‘Where can I go from your spirit?
Or when can I flee from your presence?
If I ascent to heaven, you are there;
if I make my bed in Sheol, you are there…’ (Psalm 139.7ff.)

But Jonah is not able to go far – he is thrown overboard and swallowed up by a great fish. We can learn something from this powerful metaphor – Jonah’s will, which was fleeing from God, is (literally) swallowed up and contextualised by a greater will than his own. It can feel like imprisonment; but it’s not – Jonah’s errant will is swallowed up by a greater will and the whale vomits him up exactly where God wants him to be. God’s ‘service is perfect freedom’ (St. Augustine).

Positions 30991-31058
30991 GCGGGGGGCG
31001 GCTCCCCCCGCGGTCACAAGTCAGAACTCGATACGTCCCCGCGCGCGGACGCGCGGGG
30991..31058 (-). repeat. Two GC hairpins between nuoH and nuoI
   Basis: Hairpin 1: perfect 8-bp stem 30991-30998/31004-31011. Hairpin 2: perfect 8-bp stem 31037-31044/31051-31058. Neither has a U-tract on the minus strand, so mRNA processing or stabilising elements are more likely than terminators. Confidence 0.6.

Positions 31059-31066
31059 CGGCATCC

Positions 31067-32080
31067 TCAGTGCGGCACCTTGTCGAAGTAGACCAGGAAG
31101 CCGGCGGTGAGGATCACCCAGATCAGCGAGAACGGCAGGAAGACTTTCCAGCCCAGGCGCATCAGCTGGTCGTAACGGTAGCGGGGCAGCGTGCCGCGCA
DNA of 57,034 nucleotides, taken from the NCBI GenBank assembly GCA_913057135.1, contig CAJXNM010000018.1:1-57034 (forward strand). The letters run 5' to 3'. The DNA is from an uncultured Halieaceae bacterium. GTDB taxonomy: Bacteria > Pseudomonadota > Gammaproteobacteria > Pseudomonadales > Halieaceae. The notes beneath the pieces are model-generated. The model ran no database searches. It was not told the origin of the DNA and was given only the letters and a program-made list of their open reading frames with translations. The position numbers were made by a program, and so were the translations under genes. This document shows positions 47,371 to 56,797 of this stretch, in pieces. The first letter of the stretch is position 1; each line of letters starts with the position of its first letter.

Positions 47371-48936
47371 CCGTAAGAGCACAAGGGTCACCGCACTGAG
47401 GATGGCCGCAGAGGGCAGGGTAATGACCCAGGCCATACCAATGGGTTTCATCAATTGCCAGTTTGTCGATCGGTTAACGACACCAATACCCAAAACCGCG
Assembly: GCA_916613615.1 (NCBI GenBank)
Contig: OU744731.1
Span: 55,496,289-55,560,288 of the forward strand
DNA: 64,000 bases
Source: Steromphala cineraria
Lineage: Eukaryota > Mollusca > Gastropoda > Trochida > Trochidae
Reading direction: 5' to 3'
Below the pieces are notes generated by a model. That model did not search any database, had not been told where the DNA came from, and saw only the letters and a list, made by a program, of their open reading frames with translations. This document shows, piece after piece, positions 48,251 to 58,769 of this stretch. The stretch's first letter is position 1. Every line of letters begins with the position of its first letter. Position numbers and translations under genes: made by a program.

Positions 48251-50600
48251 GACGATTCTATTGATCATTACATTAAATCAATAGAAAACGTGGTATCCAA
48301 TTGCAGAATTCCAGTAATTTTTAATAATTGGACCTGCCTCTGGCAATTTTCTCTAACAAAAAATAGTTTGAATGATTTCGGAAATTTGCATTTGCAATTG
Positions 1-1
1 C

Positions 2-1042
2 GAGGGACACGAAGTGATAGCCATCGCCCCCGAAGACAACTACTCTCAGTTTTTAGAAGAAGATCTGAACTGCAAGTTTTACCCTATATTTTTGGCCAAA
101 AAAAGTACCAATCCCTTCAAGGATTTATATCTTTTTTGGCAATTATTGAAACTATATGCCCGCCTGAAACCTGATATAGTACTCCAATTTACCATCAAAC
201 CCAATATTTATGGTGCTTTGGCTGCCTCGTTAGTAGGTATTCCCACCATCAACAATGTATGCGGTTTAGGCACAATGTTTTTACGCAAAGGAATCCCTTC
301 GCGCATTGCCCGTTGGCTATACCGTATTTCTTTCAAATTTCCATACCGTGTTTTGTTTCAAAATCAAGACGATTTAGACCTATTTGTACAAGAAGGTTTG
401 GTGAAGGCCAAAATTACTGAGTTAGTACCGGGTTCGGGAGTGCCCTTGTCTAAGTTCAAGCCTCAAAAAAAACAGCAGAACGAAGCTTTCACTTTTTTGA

It is powerful to remember that the darkest moment of Jonah’s life, the worst thing he has experienced, actually leads him where he wants to go. In this is great hope for us who are in the midst of a difficult time – trust in the Lord! Jonah’s prayer from the belly of the fish (2.1ff.) shows the depths of his despair (‘I called to the Lord out of my distress’) but also his radical trust that the Lord hears and answers his prayer (‘As my life was ebbing away, I remembered the Lord; and my prayer came to you, into your holy temple’).

The book goes on… ‘so Jonah set out and went to Ninevah, according to the word of the Lord’ (3.3)